Our previous Then & Now feature found us at the corner of 2nd & G Streets in Davis. Traveling further east on 2nd Street, we’ll come to our next location in the series. The Southern Pacific Depot, located at 840 2nd Street, was constructed in 1913.
The station serves as a reminder of the railroad’s role in the development of Davis. The railroad first came to Davisville (now Davis) in August 1868 with the completion of the California Pacific Railroad line from Vallejo. In addition to advantages of trade, the railroad brought the availability of convenient passenger service. Members of the Davis State Farm Promotion Committee, the group that led efforts to have Davis selected as the site of the University Farm, noted the railroad in a list of the town’s advantages. In their 1904 publication, An Ideal Spot for a University Farm, the committee wrote: “Under the normal time card there are each day seven passenger trains to and from San Francisco and Berkeley, ten to and from Sacramento, two to and from Oroville and one to and from Portland, and on the winter schedule one to and from Willows, Glenn County. Each of these lines passes through the great farming districts of the Sacramento Valley, rendering Davisville peculiarly accessible to students from those districts, as well as to professors and executive officers from Berkeley, from whom a splendid evening train service will be particularly advantageous.”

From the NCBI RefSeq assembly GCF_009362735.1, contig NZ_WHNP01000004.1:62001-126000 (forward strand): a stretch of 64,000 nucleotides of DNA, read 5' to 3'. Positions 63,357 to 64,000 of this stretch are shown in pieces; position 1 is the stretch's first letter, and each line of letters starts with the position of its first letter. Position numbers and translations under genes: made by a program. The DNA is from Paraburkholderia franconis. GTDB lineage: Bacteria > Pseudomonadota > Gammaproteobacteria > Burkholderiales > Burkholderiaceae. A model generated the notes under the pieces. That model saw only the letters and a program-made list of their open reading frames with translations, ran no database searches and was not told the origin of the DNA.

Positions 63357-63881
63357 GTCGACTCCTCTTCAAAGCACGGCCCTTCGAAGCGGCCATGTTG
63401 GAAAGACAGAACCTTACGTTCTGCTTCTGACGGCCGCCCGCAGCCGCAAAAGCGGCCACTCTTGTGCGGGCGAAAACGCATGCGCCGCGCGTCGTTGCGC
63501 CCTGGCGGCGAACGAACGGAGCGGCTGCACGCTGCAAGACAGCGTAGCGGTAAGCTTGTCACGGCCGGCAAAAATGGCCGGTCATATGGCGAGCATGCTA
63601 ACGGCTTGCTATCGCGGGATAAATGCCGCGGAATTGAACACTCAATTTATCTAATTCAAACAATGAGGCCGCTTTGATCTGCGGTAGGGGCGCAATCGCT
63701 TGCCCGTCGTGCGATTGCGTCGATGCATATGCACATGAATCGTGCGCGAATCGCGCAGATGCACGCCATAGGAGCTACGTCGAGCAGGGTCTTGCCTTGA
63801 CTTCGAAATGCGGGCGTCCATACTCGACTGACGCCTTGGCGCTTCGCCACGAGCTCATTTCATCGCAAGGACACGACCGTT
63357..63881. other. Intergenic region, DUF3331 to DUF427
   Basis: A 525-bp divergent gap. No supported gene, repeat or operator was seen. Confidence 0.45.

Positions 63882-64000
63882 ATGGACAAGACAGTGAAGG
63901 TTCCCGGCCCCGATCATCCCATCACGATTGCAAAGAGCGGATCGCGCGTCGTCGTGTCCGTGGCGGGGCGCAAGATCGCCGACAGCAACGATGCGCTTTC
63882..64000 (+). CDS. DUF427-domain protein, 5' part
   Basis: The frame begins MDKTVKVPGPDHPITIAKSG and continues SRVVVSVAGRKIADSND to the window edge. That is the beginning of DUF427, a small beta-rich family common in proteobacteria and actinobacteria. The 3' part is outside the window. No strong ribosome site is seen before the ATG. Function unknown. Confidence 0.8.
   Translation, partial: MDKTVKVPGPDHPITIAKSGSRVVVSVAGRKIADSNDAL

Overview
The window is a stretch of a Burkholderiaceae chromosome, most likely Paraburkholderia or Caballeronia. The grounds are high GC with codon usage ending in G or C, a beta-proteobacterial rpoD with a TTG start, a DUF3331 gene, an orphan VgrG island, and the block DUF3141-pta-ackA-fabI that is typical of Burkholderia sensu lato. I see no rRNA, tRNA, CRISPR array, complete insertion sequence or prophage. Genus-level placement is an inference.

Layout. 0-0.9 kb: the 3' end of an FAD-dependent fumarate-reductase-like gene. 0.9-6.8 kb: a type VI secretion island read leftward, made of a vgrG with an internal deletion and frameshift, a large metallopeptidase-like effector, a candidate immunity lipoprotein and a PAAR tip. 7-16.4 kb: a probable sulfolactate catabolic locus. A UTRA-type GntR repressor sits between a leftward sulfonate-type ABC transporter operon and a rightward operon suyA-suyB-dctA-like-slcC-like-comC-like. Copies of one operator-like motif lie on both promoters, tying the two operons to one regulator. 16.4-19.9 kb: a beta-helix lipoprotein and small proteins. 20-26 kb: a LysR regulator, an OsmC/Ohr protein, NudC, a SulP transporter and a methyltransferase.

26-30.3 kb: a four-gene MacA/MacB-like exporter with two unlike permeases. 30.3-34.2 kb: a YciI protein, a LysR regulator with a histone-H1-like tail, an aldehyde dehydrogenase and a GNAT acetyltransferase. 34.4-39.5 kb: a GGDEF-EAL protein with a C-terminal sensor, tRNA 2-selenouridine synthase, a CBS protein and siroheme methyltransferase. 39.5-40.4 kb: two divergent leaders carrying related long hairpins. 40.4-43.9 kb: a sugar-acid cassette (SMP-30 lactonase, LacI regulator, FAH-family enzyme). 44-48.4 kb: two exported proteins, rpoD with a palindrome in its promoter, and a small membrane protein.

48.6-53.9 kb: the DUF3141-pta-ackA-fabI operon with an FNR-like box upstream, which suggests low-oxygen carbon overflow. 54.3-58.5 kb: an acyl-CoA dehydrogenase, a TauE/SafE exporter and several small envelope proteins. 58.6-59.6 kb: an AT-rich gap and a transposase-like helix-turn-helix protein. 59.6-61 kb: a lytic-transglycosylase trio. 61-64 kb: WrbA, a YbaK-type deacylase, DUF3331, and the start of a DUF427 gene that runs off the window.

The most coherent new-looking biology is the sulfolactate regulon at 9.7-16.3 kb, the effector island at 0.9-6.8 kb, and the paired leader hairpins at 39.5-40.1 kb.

The station, designed by the Architectural Bureau of the Southern Pacific Railroad, replaced an earlier terminal that was built in 1868 for the California Pacific Railroad. Rail service at the station today includes stops by the Capitol Corridor as well as the California Zephyr.The Mission Revival station is listed on the National Register of Historic Places and the California Register of Historical Resources.
The historic images of the station below from our Eastman Originals Collection were taken in 1944.